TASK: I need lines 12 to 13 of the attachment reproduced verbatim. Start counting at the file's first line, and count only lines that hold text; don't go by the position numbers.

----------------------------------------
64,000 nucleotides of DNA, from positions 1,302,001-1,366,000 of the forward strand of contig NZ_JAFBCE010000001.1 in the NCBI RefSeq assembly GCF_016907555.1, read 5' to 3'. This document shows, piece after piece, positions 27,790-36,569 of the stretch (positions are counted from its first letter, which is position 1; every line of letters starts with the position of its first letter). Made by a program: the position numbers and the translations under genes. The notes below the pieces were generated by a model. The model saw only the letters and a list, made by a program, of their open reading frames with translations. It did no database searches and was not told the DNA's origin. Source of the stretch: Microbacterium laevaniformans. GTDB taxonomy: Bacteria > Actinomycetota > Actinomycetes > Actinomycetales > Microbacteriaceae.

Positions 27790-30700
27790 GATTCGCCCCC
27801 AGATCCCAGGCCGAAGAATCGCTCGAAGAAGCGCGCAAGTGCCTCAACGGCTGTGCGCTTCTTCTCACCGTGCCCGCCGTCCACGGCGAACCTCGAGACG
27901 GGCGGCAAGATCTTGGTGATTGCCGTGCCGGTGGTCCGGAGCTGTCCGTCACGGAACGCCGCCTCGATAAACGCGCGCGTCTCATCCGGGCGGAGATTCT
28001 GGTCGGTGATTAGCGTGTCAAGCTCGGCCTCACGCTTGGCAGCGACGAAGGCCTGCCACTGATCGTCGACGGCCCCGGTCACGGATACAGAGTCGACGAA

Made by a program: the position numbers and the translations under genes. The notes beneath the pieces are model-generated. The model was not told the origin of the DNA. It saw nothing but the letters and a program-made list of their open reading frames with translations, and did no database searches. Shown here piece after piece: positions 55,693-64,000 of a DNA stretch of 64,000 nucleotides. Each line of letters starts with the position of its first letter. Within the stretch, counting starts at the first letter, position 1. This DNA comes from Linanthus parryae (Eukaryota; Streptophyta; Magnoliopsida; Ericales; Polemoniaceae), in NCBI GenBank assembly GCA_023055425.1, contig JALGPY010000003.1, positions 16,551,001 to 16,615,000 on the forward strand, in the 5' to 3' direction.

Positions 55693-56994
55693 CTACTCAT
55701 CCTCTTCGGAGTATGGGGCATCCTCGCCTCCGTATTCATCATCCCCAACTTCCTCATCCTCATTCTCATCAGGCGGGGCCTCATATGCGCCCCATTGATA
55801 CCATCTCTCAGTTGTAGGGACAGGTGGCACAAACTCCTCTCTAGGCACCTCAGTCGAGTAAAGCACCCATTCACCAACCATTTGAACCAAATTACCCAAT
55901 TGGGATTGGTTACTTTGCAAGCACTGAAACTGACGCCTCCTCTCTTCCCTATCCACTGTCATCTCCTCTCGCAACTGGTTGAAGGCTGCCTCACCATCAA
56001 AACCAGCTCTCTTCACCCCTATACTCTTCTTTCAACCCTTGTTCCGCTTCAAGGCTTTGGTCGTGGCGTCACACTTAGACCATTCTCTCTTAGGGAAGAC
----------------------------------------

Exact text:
55901 TGGGATTGGTTACTTTGCAAGCACTGAAACTGACGCCTCCTCTCTTCCCTATCCACTGTCATCTCCTCTCGCAACTGGTTGAAGGCTGCCTCACCATCAA
56001 AACCAGCTCTCTTCACCCCTATACTCTTCTTTCAACCCTTGTTCCGCTTCAAGGCTTTGGTCGTGGCGTCACACTTAGACCATTCTCTCTTAGGGAAGAC